Every customer has a preference in how they are communicated with, and focusing on one method is a sure-fire way to ensure that your marketing is being lost in the clutter of day-to-day life. Email is a great way to keep in touch with your customers, but again, coming back to every marketer being a consumer, we have all experienced an influx of marketing emails, many of which we ignore – some of us even set up dedicated email addresses that we never check just to give out to business for marketing emails to keep our real email inbox uncluttered.
Mail on the other hand has a psychological effect to it. It offers a personal experience, and has a 29% higher brand recall than digital advertising1. It is not as prominent of an issue nowadays, however, it is easy for a consumer to have the perception of getting “junk mail” if it is the only form of communication received from a business.
So what is the solution? Consumers in 2019 have their guard up in a way. They want to be communicated with by businesses that they have had some form of a relationship with, but they also need to be reached in a way that resonates with them as an individual. There is no one-size fits all way of pushing marketing out in a way that will convince every customer 100% of the time, but there is a tried and true method of maximizing your effectiveness of reaching customers as individuals, and it is a media mix.
Integrated marketing communications – or a specific message pushed out across multiple channels and mediums is an excellent way to reach your customers, and to provide them the opportunity to engage with your marketing in the way that works for them. Don’t focus your strategy exclusively on email, or exclusively on mail – that’s an underperforming strategy. Focus instead on making use of all the tools available to you, pairing email and mail together with your other channels to reinforce your message. If your customer misses your email, doesn’t see your social ads, or doesn’t hear your radio ad, you have a second chance of reaching them with mail – and vice versa.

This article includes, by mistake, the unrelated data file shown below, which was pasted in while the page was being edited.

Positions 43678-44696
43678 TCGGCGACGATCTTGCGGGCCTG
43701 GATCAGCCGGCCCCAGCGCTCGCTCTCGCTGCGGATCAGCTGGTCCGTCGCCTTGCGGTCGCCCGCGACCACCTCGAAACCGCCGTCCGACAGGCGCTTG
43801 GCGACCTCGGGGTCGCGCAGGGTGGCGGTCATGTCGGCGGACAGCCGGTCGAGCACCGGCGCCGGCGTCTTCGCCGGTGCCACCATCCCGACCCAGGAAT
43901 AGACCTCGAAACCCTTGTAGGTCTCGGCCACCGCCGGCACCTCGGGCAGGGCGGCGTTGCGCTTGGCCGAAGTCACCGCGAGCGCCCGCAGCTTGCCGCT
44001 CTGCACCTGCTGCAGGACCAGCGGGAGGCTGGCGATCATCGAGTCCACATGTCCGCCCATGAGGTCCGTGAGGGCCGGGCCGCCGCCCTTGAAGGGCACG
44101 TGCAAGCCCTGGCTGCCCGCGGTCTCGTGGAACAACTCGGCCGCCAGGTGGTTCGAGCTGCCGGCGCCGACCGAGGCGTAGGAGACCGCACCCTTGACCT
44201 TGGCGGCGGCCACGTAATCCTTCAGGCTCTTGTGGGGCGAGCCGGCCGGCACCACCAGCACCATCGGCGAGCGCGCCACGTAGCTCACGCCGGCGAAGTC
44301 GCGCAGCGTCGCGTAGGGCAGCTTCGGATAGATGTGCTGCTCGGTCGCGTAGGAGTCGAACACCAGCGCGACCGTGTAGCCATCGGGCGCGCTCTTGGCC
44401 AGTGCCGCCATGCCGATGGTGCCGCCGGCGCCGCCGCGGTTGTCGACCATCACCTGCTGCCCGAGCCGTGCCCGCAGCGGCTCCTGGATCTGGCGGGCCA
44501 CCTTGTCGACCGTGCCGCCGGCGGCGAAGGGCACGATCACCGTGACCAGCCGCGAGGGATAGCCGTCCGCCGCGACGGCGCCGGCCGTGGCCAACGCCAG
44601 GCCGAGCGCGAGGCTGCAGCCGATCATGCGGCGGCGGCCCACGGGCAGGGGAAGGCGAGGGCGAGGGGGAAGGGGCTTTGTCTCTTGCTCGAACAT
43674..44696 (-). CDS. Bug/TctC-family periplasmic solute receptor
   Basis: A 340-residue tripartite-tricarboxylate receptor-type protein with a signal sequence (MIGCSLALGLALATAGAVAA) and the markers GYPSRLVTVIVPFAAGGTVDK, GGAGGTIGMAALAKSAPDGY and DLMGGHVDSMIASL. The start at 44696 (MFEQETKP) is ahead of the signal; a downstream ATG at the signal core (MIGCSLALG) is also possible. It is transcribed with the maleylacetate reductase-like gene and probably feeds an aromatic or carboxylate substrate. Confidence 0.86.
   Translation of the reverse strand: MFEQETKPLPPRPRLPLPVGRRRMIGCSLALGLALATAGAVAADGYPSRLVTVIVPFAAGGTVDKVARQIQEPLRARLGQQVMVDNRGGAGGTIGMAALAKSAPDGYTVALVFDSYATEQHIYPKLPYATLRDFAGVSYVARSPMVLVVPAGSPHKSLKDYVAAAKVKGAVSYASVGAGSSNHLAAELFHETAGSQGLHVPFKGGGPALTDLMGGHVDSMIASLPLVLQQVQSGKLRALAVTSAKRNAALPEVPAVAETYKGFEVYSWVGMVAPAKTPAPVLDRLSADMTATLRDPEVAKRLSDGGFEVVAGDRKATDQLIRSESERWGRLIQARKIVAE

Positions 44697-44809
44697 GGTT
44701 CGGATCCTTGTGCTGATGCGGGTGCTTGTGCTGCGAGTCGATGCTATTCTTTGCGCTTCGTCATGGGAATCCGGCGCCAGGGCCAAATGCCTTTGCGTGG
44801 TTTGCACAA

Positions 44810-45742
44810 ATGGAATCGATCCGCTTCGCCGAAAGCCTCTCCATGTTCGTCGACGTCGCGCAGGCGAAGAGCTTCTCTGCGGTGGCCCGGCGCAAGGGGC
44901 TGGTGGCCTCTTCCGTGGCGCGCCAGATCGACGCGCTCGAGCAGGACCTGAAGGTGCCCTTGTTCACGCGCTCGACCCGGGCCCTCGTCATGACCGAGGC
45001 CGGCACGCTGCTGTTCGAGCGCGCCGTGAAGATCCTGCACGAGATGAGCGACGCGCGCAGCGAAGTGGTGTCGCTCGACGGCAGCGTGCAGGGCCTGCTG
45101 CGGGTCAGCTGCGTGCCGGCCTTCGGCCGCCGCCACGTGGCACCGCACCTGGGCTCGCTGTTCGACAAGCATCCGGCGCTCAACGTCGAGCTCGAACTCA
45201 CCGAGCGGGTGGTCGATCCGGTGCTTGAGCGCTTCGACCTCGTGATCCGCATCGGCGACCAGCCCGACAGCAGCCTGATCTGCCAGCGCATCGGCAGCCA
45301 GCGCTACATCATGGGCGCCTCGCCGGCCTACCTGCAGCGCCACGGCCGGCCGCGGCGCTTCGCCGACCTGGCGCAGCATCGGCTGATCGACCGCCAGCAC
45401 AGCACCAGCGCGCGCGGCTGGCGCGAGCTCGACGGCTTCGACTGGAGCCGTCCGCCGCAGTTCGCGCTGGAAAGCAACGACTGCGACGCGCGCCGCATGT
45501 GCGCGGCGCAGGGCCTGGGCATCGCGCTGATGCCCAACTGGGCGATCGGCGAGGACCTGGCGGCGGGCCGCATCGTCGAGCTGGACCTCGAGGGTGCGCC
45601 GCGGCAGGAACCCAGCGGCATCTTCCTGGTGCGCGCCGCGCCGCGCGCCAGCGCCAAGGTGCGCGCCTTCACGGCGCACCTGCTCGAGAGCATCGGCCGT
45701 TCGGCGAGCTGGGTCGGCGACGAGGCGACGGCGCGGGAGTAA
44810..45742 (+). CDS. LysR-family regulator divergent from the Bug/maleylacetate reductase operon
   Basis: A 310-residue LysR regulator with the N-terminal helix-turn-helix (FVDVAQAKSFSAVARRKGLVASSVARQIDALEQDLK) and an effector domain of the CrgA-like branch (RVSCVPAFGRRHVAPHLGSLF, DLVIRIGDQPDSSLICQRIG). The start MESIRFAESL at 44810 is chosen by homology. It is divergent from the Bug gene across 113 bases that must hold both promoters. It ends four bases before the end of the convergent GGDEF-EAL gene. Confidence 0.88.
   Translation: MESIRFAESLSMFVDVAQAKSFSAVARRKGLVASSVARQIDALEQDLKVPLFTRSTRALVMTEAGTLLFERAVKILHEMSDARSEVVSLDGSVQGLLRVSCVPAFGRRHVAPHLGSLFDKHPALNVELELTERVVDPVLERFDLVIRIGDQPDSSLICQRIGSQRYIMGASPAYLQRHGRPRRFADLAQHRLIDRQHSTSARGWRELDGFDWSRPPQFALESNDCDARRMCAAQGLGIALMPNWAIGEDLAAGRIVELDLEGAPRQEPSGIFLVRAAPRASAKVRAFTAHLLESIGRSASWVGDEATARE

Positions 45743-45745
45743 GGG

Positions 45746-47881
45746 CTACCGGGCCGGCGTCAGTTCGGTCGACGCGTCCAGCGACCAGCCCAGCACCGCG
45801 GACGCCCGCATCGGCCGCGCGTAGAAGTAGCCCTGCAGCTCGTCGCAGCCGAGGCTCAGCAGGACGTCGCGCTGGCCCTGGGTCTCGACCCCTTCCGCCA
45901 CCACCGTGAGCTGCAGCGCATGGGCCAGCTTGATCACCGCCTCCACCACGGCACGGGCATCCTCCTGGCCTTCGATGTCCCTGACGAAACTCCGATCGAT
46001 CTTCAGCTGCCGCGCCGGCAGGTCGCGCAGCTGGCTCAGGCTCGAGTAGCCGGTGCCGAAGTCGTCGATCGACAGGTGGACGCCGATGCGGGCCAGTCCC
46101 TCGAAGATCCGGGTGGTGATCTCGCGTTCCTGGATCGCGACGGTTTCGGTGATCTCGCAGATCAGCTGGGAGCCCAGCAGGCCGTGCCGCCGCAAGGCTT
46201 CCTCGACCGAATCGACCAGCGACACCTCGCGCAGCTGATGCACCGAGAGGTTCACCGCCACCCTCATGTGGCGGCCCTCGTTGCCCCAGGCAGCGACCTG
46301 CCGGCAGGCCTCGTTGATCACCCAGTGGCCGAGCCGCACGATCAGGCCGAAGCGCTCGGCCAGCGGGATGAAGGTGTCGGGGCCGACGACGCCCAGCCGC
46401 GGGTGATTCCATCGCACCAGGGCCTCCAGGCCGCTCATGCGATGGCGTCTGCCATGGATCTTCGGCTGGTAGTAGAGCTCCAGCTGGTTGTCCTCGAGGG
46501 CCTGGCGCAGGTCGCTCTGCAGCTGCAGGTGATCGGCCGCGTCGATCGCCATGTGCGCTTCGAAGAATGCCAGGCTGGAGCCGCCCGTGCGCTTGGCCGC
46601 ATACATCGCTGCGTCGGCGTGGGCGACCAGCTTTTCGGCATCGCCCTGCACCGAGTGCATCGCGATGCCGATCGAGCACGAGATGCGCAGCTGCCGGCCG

No consumer wants to feel like they’re getting bombarded with messaging from one specific business, but at the same time, nobody wants to feel like they only get communicated with by a car dealer when they want to sell them a new car. Too much, or too little can frustrate a customer.
There is no formula that works for every consumer, or set number of communications you can send in a month or year that you can market to a customer directly that works across the board, but common sense prevails. You have a business requirement to communicate with your customers with some regularity, but should not overdo it out of respect for your customers.
One great way to help dial in your frequency of messaging is the targeting of customers for each communication. Although it is not a bad thing to reach the same customer multiple times, you can make sure to only do so when it is relevant to them. Don’t focus on sending every communication to every customer – it unnecessarily increases your frequency per customer while being inefficient with your marketing spend. Instead, filter your communications down to customer segments that are most relevant for the messaging being sent out. If you have a sale on heavy duty trucks, the customer who has only ever bought compact sedans may not be the best audience for your message.
Along with using the targeting of individual segments to aid in your fine-tuning of frequency of communications, again fall back to the idea of every marketer being a consumer. When you are creating a campaign, maybe filter out customers who were marketed to directly in the last 30 days. Ask yourself, would I want to be followed up with so soon with another marketing campaign promoting the same or similar thing?
We’re all consumers, and some of us are marketers. How you market your dealership, and how you speak to your customers is ultimately a question that only you can answer, but keeping in mind how your customers want to be communicated with is something that will always be of value. Making your communications relevant to an individual customer, available across multiple channels and mediums, and making sure you contact your customers often enough – but not too often will make you a more effective marketer, and allow your marketing dollars go further.